We are here to encourage the development of gifted young singers and to stimulate the growth of New York City's invaluable chamber opera companies. But we will not neglect the Metropolitan Opera either. Get ready for bouquets and brickbats.

Tuesday, December 2, 2014


Hyona Kim, Bretton Brown and Tami Petty

"The Bohemians" have been around for over a century fostering music in New York City.  Last night they collaborated with "Joy in Singing" to present a pair of stunning singers with a highly sensitive collaborative pianist at the keyboard.

It would seem that "Joy in Singing", only around for half as long as "The Bohemians", chooses singers of a certain type to award.  The two singers we heard last night, while having two very different voices, exhibited a commonality of quality that was impressive to say the least.  What they seem to go for is a style we much admire in lieder singing; we perceived an urge to communicate the meaning of the text with consummate expression but without fussiness.  Both singers employed tasteful gesture and facial expression to augment their story-telling skills.

At no time was vocal technique compromised.  Tones were rendered with purity and just the right amount of vibrato.  Diction was perfect with every word comprehensible; vowels were given full value without sacrificing the crispness of the consonants.  Variety was achieved by admirable dynamic control and appropriate coloration of the words.  Phrasing was always meaningful.

Soprano Tami Petty has a sizable instrument that is never unwieldy but always under perfect control.  There is a lovely lustre to it and an ear-tickling spin especially in her soaring upper register.  If ever a voice was made for Strauss, it is hers.

Mezzo-soprano Hyona Kim has a rich and chocolatey sound, one with weight and texture that never impairs her flexibility. Her long legato lines gave the German the feel of Italian without compromising her perfect diction.

The program included only two composer--Richard Strauss, about whom little needs to be said, and Joseph Marx, an Austrian born a generation after Strauss.  He wrote 150 songs in his youth, at the beginning of the 20th c., meaning that although junior to Strauss, he was composing earlier than many of Strauss' songs were composed. Sadly, few have been published or recorded.  This made their hearing even more precious.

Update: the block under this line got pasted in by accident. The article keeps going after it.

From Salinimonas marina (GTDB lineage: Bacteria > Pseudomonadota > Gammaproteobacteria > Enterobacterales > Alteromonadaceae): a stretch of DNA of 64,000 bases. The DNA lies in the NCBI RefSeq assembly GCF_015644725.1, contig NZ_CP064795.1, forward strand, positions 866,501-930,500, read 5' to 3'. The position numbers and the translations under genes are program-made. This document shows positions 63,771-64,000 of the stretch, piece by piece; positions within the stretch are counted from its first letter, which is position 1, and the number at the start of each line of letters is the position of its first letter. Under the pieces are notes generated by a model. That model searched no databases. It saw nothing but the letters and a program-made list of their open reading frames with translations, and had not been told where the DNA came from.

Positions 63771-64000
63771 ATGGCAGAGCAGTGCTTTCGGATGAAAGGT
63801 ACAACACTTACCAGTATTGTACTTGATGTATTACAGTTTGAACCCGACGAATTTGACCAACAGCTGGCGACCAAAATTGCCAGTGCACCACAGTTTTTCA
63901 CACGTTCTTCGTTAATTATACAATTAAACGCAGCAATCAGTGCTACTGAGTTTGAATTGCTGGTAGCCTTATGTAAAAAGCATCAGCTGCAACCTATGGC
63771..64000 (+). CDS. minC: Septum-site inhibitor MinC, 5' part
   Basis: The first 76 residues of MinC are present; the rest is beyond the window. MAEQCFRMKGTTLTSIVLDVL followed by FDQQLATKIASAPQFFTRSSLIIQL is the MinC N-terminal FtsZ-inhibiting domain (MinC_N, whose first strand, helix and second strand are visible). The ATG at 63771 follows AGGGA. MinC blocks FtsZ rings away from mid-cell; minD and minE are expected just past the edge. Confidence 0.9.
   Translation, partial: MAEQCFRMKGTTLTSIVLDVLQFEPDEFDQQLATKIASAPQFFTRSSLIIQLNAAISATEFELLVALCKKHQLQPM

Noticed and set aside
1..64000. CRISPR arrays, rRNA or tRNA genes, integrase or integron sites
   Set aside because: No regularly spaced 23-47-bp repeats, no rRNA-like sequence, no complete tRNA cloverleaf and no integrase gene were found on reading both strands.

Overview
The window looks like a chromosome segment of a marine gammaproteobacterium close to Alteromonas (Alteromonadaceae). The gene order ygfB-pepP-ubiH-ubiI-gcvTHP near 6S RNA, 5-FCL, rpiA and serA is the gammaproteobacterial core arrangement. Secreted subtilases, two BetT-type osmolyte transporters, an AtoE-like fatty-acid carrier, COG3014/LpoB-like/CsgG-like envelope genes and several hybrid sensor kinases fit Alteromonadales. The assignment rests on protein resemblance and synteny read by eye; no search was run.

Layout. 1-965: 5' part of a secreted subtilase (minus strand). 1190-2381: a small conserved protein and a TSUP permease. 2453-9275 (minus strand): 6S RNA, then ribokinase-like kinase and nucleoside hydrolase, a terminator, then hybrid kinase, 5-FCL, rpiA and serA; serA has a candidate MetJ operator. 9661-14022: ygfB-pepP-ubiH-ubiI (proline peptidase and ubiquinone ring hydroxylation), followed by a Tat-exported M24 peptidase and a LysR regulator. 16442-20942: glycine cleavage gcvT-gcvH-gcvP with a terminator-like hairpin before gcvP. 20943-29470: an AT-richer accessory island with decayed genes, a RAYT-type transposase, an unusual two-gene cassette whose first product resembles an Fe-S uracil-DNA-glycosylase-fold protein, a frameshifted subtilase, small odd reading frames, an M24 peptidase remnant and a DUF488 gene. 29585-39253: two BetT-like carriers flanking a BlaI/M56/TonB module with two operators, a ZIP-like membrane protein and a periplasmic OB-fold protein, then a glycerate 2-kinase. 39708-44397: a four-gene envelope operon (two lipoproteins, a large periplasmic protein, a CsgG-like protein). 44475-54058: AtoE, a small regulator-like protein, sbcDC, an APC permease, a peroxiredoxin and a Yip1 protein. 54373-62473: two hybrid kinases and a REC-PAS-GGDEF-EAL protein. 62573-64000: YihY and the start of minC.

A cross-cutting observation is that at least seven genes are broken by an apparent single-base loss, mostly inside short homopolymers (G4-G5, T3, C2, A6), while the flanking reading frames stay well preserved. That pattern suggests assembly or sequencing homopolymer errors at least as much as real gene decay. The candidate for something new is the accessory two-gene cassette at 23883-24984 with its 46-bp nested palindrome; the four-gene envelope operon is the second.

The program sustained interest by creating a variety of moods.  Ms. Petty readily shifted gears from the rapturous "Du meines Herzens Krönelein" to the light-hearted enthusiasm of "All mein Gedanken" (texts by Dahn) to the ethereal "Schön sind, doch kalt die Himmelssterne" (text by Schack).  But the Strauss song we most enjoyed was "Schlechtes Wetter"(text by Heine) in which pianist Bretton Brown created quite a storm, surpassing the rain outside the window.  On the other hand, we absolutely loved what she did with the very funny "Für funfzehn Pfennige" from Des Knaben Wunderhorn, a biting argument between an importuning lover and a disdainful girl.

As far as humor goes, Ms. Kim gave a delightful rendering of "Hat gesagt--bleibts nicht dabei" from the same cycle.  Yet she could move us to tears with the sad "Befreit" about the release of death.  She impressed us equally with her delivery of the Marx songs.  In "Lieder" (text by Morgenstern), she painted lovely pictures of elements of nature, with ample help from Mr. Brown.  Mr. Brown's introduction to "Valse de Chopin" (text by Hartleben after Giraud) was glorious. The lovely "Japanisches Regenlied" delighted us as well.

Ms. Petty also got a crack at Marx's songs and our favorite was the rapturous "Und gestern hat er mich Rosen gebracht" (text by Lingen).   Ms. Petty's gift is that she brings the audience into her emotional experience, or rather the experience of the poet which she recreates for the listener.  We could smell the roses along with her and feel the rapture of being adored.  

Mr. Bretton was an equal partner in this outstanding recital.  Being less than familiar with Marx we were dazzled by his piano writing, especially in "Nocturne" (text by Hartleben) which so beautifully set the stage for Ms. Petty's singing, and likewise in "Die Liebste spricht" (text by Heyse).  Not that Strauss' piano writing was any less glorious.  The minor key arpeggii in "Befreit" were the perfect introduction for Ms. Kim's singing.

Both of these singers have been amply rewarded by the entities that grant such awards by competition; they seem destined for major careers and we feel privileged to have heard them in the intimate environment of the Kosciuszko Foundation.  Viva Joy.  Viva Singing.  Viva Joy in Singing!

© meche kroop

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